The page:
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C'est la Z

Tag: csed

Observing History

When I was a kid, CS in K12 wasn't a thing. Personal Computers were just becoming available. I remember pilgrimages to the basement Polk Hobby shop to play. I don't even remember what those computers were but soon, names like Apple, TRS-80 and Commodore PET were appearing. Throughout my schooling, CS wasn't a thing until High School and even there it was a couple of random classes because somehow Stuyvesant had an IBM-1130 - a punch card driven machine and a couple of math teachers taught simple programming electives.

The State of Developer Education podcast

Now that I'm back from my trip (and the subsequent cold that I've battled for the past few days), time to get back to "work." About a month ago, my friend Jonathan Gottfied interviewed me for his State of Developer Education podcast. It's an hour plus dive into CS / Tech education. It dropped when I was on the plane back to NY last Thursday. I meant to write this on Friday but my cold took me out until today.

How Much CS Do Teacher Candidates Know

I was talking to the CS chair at Hunter the other day - he's been a good friend since I joined Hunter and is also teaching the programming course in my teacher ed program this summer. William also taught the same class last year. Due to a shift - we're moving our advanced certificate program from a Summer->Fall->Spring schedule to a more traditional Fall->Spring->Fall->Spring one, this summer, we're running very small sections of our classes specifically for the 4 masters students who would be left in the lurch otherwise.

Do you need to know assembly to be a computer scientist?

Another recent discussion online asked "do you need to know assembly language to be a computer scientist?" Sides quickly formed. On one side, it was a strict requirement. Some going so far as saying you had to start with it or at worst a language like C. On the other side you had people claiming that it's wholly unnecessary for most CS graduates like many of the classes we require of a CS major (I'm looking at you Calc II and beyond).

If you build programs, teachers will come

It's been a month since my last post. In fact it seems that most of the usual CS Ed bloggers are down in frequency this year. For me it's probably been Covid fatigue and the resulting funk but I'm going to see if I can force myself to write more frequently. So, the other day someone was asking about CS certification in NY state on Facebook. One comment caught my eye.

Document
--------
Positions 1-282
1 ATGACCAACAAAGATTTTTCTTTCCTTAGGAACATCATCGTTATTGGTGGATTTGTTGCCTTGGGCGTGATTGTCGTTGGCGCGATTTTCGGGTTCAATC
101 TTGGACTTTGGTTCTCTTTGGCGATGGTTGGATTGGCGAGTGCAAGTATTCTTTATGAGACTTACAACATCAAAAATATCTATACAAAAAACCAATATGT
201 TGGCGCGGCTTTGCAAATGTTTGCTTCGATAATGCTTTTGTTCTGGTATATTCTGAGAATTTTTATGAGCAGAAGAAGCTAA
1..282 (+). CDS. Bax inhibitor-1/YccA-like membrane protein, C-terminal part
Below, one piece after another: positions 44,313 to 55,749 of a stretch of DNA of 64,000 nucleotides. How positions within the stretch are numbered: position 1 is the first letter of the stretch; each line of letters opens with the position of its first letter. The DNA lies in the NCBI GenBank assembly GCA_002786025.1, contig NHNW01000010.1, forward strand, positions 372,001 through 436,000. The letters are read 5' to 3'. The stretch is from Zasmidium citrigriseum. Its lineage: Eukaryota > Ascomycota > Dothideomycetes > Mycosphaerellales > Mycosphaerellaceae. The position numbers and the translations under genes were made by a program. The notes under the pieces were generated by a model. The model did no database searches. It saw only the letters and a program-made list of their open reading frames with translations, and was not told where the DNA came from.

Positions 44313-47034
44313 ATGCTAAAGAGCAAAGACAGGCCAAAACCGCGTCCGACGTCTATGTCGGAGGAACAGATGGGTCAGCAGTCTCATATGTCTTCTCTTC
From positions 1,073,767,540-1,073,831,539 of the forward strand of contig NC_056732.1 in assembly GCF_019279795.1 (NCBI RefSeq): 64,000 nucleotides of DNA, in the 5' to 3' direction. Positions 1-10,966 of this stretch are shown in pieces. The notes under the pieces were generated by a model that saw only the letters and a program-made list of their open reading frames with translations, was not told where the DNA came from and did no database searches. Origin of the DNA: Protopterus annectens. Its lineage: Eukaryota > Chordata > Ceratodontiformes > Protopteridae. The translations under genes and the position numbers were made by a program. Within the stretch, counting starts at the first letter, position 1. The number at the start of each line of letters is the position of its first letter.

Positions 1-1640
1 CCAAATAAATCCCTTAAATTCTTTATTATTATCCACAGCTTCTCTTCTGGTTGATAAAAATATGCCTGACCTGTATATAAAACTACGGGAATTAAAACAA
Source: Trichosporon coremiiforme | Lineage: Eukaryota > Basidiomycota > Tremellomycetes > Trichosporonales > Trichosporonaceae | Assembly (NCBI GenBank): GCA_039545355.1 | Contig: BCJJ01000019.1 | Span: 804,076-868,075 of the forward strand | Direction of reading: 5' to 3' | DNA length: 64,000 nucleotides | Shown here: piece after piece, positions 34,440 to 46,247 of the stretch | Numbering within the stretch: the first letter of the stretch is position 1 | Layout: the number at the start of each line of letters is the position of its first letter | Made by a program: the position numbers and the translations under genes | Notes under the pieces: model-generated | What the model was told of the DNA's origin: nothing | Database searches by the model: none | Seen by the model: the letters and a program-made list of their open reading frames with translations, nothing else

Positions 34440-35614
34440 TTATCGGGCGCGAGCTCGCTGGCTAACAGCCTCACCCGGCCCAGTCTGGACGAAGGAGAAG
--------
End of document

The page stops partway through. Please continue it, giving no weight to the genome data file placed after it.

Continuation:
New York City has Certified CS Teachers

I'm super proud to say that New York City now has state certified Computer Science Teachers!!!!!! It's been a long road - really long if you consider I got started on my CS Ed journey decades ago and there's a long road ahead but we hit a major milestone. I started at Hunter a little over five years ago and creating teacher certification programs was one of the goals. Back then, the state had neither CS certification nor CS standards.

Preparing CS Teachers - tools for remote instruction

Our summer intensive was supposed to be in person but COVID-19 changed that in a hurry. We had to scramble to redesign and figure out how we were going to run things. We decided to go with the following: Zoom for live meetings Slack for chat Git and GitHub GitHub classroom for assignments GitHub repos for code distribution, class website and resource sharing. GitHub discussions for off hour and long form discussion While Zoom is a great platform it was lacking in a few areas so we also ended up using: Padlet as a collaborative writing space for groups Assorted whiteboarding tools.

Preparing CS Teachers - what to leave in, what to leave out

Teachers always make decisions in their courses - what to leave in, what to leave out. I've seen programming and data structure classes where everything is written from scratch and others where a few things are explained and the students just use built in types like the java LinkedList or Arrays.sort() method. Do too much from scratch and you'll never finish the curriculum. Do to little and the students won't really understand what's going on and walk a path towards being programmers or coders rather than computer scientists.

CS Teacher Certification - Topics in CS

Officially, the last course of the summer was "Modern Topics in Computer Science." The idea was that K12 CS teachers on the one hand need depth beyond the typical terminal high school course, hence data structures and also breadth so that they could create electives, mix teasers in to the regular courses, or help precocious students with independent or semi-independant explorations. If someone was teaching this in a typical fall or spring semester course, they'd probably have a list of topics and spend a couple of weeks on each.